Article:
"When you meet the actors you get a better idea of what to do. The actress who played Blanche was very blonde and suited light colours, while Lady Ingram suits darker, more dramatic colours."

Monday, May 07, 2007

Adaptation: the Cage Match

Forgive the silliness of this post but the news today is a little silly, and having just finished the coursework for my master's degree, I am ever so slightly giddy this afternoon. The MA colloquium at Dalhousie University was last friday. I presented a paper on 21st century adaptations of Jane Eyre on a panel about 18th and 19th century constructions of gender, authorship, and identity. It all went well, after the equipment arrived for the video clips... During question period, comments came simultaneously from the Victorian moderator and one of the ph.d's about- of all things- the elements of Jean Rhys' Wide Sargasso Sea which they claimed were obvious in the clips I had chosen! This is the beautiful thing about conferences - getting a totally new perspective on your work. I always take notes during question period, but I had to ask them to slow down so I could get everything.

This brings me to a bit of silly from The Herald:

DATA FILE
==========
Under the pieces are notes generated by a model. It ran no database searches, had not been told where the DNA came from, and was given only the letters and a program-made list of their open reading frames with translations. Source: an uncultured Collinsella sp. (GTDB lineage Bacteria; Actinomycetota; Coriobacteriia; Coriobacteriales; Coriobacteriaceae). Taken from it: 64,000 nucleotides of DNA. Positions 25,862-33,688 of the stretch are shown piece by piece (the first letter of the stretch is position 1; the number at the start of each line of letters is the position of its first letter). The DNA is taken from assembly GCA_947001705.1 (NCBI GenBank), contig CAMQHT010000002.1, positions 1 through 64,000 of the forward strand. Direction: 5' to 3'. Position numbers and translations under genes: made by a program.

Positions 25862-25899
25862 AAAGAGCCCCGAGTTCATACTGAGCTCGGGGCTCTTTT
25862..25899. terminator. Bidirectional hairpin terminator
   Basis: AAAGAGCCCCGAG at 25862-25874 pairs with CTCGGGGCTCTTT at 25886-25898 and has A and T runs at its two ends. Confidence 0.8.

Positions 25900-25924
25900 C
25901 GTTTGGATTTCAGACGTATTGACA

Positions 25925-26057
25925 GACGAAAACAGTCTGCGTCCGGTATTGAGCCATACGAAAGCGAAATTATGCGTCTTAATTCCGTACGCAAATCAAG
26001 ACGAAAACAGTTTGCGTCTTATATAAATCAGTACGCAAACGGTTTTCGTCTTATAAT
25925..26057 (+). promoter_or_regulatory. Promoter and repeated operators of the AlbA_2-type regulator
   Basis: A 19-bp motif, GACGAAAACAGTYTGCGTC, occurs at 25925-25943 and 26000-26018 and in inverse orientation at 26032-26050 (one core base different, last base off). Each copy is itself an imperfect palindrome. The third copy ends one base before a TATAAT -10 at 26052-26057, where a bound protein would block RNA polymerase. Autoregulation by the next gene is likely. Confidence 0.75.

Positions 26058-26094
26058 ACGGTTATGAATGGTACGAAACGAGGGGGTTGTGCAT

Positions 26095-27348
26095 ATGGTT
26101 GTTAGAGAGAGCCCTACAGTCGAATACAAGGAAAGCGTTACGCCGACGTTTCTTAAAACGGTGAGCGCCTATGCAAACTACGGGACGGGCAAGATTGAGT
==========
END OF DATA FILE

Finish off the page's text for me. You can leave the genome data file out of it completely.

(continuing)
Perhaps TV bosses feared the wrath of Wellsian literary purists, who have consistently complained that Lee Evans, playing the drama's underdog hero, Alfred Polly, is much too much the knockabout prole.

Then again, no TV exec ever paid any heed to literary purists, as the latter are mostly blinkered, vinegar-faced, nit-picking plonkers who do nothing but complain - as I know from having incurred such folks' wrath in reviewing Jane Eyre (at this point, allow me to wave two fingers at all the blinkered, vinegar-faced, nit-picking plonkers who run the website bronteblog).

(You will probably find a retort from said BB here, or at the sidebar link). I am quite glad that I didn't get into criticising critics in this case. I do enough of that as a graduate student. I must say, I'm not enjoying writing academic papers on adaptation simply because most of the critical writings go something like this:

It's unfaithful! It's corrupt, and debased, and sacriledge!!
Hey, adaptations can't be just like the book. In fact, adaptation is a hugely complicated issue which leads absolutely nowhere.
It's the best version evaaaaaaaaaaaaaar!
That means absolutely nothing.
Yeah, well, so does saying that it's hugely complicated.

It might be better if we adopted an American Gladiators sort of forum to settling the matter, at least then it would be entertaining.

Friday, May 04, 2007

Theif Makes off With Tsunami Aid Lace